According to weather reports, all looks good for the Pittsburgh Pirates' home opener against the Detroit Tigers at 1:35 p.m. on Monday, April 13, 2015. Expect a sellout crowd and baseball fever to take hold, not only in the ballpark but throughout the city of Pittsburgh. Black and gold will be everywhere along with the hopes of even casual baseball fans that the (2 & 4) Bucs are beginning that long campaign towards October baseball.
That alone is a nice thought. If you’re a baseball fan, the notion of your team playing baseball in October is a fantastic expectation. For decades, such a thought wasn’t realistic in Pittsburgh, but thanks to the past two years, it’s not only realistic but the Pirates players, coaches and their manager Clint Hurdle are leading the charge, if in a measured way.
And that, in a nutshell, is a lesson for PR. Managing expectations.
A common stereotype of public relations and PR professionals is that we are given to exaggeration, perhaps creating unrealistic expectations. But the truth is PR has gotten very good at managing expectations.
Like the baseball manager whose stock phrases for reporters are such things as, “We play ‘em one game at a time,” or “Let’s focus on what we do and let the outcome take care of itself,” PR professionals often have to work to manage expectations towards realistic possibilities.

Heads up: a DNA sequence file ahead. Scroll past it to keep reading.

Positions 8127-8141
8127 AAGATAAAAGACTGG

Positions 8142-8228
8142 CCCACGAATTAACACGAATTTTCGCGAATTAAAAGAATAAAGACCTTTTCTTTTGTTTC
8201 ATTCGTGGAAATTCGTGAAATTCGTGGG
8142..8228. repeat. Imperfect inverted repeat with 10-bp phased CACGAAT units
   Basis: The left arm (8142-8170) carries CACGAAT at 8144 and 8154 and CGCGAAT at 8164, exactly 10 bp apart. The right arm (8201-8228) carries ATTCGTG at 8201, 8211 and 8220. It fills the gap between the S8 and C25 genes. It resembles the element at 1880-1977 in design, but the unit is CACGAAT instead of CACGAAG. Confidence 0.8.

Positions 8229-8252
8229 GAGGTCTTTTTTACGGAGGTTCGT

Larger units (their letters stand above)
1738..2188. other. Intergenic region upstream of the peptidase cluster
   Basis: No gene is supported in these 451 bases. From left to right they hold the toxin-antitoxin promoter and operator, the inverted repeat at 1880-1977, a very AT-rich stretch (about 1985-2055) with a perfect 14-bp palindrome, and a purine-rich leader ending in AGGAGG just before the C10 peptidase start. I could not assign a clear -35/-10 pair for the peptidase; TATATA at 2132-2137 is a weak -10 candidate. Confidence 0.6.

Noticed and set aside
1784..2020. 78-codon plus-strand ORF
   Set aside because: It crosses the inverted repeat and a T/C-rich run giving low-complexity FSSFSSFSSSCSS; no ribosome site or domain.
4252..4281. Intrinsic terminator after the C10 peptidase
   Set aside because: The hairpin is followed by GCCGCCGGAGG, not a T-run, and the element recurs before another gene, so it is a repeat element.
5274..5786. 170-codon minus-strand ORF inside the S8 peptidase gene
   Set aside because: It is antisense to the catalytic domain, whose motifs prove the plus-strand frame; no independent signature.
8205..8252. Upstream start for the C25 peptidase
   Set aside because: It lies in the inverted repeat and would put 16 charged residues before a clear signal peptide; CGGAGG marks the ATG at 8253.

If a baseball manager doesn’t have the talent, he may describe this as a “building year.” In the same way, a PR person whose company has faced its share of competitive challenges may help his CEO frame the situation as, “a time to restructure and reinvest for future growth.”
So, the lesson for PR professionals is that as excited as we can get at the outset of any project or campaign, we have to enter the process with realistic expectations, knowing the challenges that need to be addressed and overcome to assure the best possible result.
In Major League Baseball, that goal is the World Series. In PR, it’s all about connecting with your key stakeholders to ensure that effective communication helps your organization achieves its goals.